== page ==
"The people are ahead of the politicians on this issue," Weinstein said. "There's never been something on the ballot as sexually explicit as this, so it's going to be excellent education for people."

The  effort at the county ballot box comes after Los Angeles Mayor Antonio Villaraigosa signed a city ordinance into law in January directing porn performers to wear condoms while acting in areas requiring a city film permit. The City Council approved the ordinance after the AIDS group gathered enough signatures to ask voters to decide the issue during the June election.

Believing that voters would approve the ordinance, the council approved the new rule to avoid spending $4 million on a special election.

The ordinance became effective in March, but the city is still studying how to enforce it, said AIDS Healthcare Foundation spokesman Ged Kenslea.

The controversy over a condom requirement in porn has flared up on and off for more than a decade as the porn industry, centered in the San Fernando Valley, flourished after a 1988 California Supreme Court decision ruled that adult film producers cannot be prosecuted under anti-prostitution laws.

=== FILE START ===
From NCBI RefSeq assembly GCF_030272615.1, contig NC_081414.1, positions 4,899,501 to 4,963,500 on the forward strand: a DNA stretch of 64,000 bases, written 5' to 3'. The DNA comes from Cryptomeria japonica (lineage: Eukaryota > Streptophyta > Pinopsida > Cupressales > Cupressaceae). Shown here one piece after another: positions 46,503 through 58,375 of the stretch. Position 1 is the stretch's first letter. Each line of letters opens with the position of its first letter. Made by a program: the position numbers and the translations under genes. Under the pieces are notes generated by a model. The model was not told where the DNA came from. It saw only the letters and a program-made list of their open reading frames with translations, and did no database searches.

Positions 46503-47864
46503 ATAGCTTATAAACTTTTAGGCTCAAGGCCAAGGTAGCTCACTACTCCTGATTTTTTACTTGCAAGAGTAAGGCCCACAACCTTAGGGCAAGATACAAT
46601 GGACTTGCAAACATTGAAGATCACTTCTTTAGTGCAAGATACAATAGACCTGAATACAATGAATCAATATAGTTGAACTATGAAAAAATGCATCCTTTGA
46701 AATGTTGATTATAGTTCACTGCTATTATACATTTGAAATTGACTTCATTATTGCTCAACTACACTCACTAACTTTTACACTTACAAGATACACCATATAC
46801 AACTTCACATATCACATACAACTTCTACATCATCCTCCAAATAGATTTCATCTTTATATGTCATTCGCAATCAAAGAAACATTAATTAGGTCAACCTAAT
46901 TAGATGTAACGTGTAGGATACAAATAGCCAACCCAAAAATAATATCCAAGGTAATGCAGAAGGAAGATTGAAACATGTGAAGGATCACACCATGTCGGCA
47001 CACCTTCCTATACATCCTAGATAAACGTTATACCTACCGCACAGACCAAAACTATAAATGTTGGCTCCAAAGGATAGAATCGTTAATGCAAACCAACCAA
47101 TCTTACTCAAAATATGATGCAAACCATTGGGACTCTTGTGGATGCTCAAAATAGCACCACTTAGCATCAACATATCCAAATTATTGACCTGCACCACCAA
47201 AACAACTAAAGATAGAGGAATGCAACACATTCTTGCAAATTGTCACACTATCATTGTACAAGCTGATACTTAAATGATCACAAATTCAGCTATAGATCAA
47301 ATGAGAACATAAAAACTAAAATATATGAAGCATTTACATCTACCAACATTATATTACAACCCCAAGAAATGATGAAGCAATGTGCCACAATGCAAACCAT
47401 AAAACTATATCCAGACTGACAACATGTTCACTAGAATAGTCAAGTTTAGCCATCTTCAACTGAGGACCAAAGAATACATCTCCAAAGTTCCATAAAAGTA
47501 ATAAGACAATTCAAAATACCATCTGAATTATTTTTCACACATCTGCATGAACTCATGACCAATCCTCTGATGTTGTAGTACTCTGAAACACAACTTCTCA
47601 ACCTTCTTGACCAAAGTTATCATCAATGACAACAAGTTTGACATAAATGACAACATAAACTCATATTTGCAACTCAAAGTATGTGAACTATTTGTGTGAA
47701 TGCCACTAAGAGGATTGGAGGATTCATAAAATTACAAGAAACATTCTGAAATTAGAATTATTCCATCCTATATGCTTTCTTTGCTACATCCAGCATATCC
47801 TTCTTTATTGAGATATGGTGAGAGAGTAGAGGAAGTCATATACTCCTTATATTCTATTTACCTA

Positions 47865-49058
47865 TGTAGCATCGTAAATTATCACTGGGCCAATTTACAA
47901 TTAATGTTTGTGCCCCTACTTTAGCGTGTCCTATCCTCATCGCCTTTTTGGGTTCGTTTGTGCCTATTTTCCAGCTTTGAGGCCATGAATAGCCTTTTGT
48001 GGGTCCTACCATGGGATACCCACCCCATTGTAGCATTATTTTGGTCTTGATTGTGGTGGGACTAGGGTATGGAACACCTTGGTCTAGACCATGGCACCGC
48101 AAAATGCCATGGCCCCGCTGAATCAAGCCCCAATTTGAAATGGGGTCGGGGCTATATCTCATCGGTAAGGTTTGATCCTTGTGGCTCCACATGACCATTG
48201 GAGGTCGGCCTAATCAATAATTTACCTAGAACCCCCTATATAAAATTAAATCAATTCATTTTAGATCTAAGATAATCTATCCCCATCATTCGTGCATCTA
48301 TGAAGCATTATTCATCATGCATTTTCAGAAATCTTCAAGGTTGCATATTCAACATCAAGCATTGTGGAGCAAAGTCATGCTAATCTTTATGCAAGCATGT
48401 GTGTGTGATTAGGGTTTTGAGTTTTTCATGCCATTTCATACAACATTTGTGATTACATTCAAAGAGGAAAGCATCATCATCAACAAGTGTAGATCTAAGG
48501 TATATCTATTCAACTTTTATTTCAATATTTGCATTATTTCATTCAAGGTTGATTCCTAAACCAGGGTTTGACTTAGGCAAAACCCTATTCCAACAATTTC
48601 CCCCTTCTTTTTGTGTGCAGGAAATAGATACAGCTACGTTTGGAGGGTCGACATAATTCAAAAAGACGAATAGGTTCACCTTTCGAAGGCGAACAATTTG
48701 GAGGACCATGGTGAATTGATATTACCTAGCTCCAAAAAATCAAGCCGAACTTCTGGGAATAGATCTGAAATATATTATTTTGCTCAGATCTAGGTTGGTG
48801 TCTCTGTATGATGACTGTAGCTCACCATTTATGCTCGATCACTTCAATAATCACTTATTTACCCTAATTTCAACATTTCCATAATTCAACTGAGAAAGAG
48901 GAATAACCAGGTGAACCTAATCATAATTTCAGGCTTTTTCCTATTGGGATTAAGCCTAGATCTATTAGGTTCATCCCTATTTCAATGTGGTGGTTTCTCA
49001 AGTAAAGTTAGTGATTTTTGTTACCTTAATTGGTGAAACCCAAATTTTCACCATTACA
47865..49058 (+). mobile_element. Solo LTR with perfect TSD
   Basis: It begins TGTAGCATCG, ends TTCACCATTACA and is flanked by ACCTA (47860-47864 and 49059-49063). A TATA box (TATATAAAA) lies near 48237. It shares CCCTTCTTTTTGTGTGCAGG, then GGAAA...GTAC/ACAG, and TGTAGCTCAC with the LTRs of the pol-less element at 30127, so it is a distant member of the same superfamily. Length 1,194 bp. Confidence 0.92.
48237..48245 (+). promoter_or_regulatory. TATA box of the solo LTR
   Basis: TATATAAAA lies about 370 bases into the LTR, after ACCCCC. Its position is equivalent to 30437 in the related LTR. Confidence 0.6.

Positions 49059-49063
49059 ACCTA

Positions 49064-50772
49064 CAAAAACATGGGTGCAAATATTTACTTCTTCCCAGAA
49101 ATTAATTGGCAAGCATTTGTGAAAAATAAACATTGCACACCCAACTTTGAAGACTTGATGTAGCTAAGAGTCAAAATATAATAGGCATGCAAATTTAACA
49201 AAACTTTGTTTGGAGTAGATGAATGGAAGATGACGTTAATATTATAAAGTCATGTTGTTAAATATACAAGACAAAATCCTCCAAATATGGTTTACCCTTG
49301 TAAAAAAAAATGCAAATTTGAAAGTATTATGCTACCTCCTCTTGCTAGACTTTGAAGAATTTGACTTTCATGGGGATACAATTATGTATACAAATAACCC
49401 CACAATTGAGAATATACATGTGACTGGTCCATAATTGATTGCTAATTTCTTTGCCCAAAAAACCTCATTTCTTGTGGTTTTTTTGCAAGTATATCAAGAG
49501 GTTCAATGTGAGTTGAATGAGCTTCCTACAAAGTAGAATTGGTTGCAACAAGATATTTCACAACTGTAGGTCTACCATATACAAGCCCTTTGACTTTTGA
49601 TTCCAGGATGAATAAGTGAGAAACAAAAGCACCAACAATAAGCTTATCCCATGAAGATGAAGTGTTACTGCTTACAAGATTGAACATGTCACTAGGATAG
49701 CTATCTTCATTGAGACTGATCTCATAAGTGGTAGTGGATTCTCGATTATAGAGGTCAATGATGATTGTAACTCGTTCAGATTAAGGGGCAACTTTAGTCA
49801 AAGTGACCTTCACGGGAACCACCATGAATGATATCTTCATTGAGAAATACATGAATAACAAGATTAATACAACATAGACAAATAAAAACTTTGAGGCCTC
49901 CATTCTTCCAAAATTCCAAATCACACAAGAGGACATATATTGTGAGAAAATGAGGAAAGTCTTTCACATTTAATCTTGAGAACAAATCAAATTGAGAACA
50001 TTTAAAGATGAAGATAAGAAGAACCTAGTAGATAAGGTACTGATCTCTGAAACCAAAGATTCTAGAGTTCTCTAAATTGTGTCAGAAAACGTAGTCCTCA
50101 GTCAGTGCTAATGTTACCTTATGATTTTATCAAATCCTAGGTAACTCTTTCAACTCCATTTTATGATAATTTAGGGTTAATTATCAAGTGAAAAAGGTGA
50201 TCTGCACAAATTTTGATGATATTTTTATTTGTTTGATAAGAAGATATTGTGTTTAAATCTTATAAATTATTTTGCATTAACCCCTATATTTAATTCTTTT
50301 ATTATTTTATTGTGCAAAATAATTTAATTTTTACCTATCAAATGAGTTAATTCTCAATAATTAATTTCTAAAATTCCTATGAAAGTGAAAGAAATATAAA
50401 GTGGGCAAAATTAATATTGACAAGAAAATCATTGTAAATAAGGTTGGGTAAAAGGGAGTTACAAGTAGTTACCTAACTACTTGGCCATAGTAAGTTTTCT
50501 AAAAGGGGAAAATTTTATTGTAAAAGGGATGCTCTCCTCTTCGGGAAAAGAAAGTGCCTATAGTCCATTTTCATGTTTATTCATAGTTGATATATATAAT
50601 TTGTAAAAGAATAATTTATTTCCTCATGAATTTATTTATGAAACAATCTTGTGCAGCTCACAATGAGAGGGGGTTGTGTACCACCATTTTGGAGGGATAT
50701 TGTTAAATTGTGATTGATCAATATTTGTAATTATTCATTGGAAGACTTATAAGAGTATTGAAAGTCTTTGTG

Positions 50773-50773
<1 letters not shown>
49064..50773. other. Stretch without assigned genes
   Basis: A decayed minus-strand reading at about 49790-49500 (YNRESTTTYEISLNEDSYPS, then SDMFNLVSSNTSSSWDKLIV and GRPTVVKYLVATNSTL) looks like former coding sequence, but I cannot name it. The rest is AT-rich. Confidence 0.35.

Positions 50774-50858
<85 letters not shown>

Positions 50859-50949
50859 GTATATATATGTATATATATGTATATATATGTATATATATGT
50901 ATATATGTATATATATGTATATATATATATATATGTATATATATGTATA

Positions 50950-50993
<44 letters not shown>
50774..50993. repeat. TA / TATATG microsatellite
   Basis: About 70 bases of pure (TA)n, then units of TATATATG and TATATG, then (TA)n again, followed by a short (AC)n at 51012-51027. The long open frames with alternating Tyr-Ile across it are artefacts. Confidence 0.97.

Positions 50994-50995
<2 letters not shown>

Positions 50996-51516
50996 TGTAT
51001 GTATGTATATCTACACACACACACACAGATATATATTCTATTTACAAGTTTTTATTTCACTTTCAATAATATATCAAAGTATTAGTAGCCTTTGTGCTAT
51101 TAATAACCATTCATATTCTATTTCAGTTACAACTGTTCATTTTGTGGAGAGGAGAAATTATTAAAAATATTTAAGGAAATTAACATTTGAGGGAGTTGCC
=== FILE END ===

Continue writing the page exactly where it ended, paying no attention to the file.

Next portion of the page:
But the industry has been marred by the announcement of HIV infections in porn performers, such as Darren James in 2004 and Derrick Burts in 2010, and infection scares have suspended porn filming at various times.

AIDS activists have said that condoms are necessary under state and federal workplace safety laws that require employers to protect workers from potentially infectious bodily fluids. But those laws are usually enforced only when someone files a complaint to a government agency, which is done rarely on porn shoots. AIDS activists said California state lawmakers have not voiced support for additional legislation in Sacramento, largely because the issue has an "ick" factor.

AIDS activists have asked the Los Angeles County Board of Supervisors to require condom use on porn sets, but have been rebuffed. Supervisor Zev Yaroslavsky, whose district includes the San Fernando Valley, has said the state, not the county, needs to act to protect adult film performers.

Yaroslavsky did not return a call for comment Wednesday.

Porn industry leaders have said they are considering plans to fight back in court or by moving filming out of town. But there may be a legal obstacle to pulling up stakes entirely: New Hampshire is the only other state whose courts have ruled that adult film producers cannot  be prosecuted under anti-prostitution laws.

For his part, Weinstein said he did not worry about the porn industry's threat to move away.

"This is a principled question," Weinstein said. "Do we have slave labor or child labor in California because they do it in some country abroad?"

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-- Rong-Gong Lin II

Photo: The AIDS Healthcare Foundation demonstrates in 2011 near the L.A. site of an adult film awards show. Credit: Francine Orr / Los Angeles Times